The secret of how I overcame my DIY anxiety

Until last year, I absolutely hated even the idea of doing any kind of home maintenance or improvement task, like putting up shelves, getting a leaky roof replaced, or planning an extension. That might seem bizarre to you; so many people seem to love that stuff – buying all the right kit, filling up Pinterest boards, getting at least 3 quotes from tradespeople, sharing before & afters with friends. Not me. Something as basic as drilling a hole in the wall caused me genuine pain – and I know how irrational that sounds.

Then I moved into this house and my reaction to having so much to do was predictably severe. I’m embarrassed just to talk about how badly I coped with it all. I’ve realised that I had to learn how to be a happy homeowner. And it basically comes down to one secret. 

I’m writing this in our finished kitchen. My wife, Sophie, unloads plates from the shiny dishwasher (a Which? Best Buy) that sits snugly under the quartz worktop. My son, Rory, is playing with his cars on the newly sanded hardwood floorboards. Behind him is a wall so smooth and cleanly painted that sometimes when I walk past it I like to brush my finger against it. But it’s not always been like this.

One year ago

Things were so different just after we moved into this two-up two-down. It’s a time etched deep into my memory from trauma. Where do I start?

There was the kitchen. Our cooker had an oven that wouldn’t ignite and plastic dials that would melt burning hot plastic onto your fingers every time you turned on the grill. There wasn’t a dishwasher – which was sorely needed, because Rory was 5 months old, so we were starved of time – and the only place a dishwasher could fit was to the left of the sink. But there was a cupboard under the worktop there, which we knew we had to rip up and remove (though when we did that and we measured the exposed cavity, it came to only 595 mm [I measured it so many times!] but standard dishwashers are 600 mm, and you would’ve thought: surely – surely ­– those 5mm could’ve been gained from trimming here or there, but no, for so long we couldn’t solve it. And no, we didn’t want to be forced into getting a slimline dishwasher [I think I mentioned we had a 5-month-old baby].)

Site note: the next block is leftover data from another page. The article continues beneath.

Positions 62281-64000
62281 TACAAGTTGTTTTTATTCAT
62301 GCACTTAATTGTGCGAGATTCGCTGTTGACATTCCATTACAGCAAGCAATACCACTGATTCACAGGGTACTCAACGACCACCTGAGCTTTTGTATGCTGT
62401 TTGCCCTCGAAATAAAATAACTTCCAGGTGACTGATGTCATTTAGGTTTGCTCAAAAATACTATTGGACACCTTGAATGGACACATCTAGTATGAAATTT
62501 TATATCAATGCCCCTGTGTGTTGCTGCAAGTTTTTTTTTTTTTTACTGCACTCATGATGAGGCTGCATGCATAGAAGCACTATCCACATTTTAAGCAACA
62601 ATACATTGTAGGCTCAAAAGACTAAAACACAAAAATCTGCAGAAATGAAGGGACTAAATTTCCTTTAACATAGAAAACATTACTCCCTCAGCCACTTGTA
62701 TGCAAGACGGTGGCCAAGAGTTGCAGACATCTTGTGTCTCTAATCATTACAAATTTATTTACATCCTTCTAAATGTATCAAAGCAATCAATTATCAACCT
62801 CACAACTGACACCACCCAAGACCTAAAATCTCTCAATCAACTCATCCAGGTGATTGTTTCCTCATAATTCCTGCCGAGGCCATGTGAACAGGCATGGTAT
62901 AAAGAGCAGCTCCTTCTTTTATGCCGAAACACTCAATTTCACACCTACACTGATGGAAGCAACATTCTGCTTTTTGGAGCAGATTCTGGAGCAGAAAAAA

And this smooth and cleanly painted wall? That used to be disfigured by the dreaded damp patch. I feared that the wet bricks behind the flaking off plaster would crumble and the whole house would fall down at any moment. So many theories as to where the damp came from. Every week or so a new suspect cause would present itself, bewitch us, but never be corroborated. The uncertainty of it was destroying me.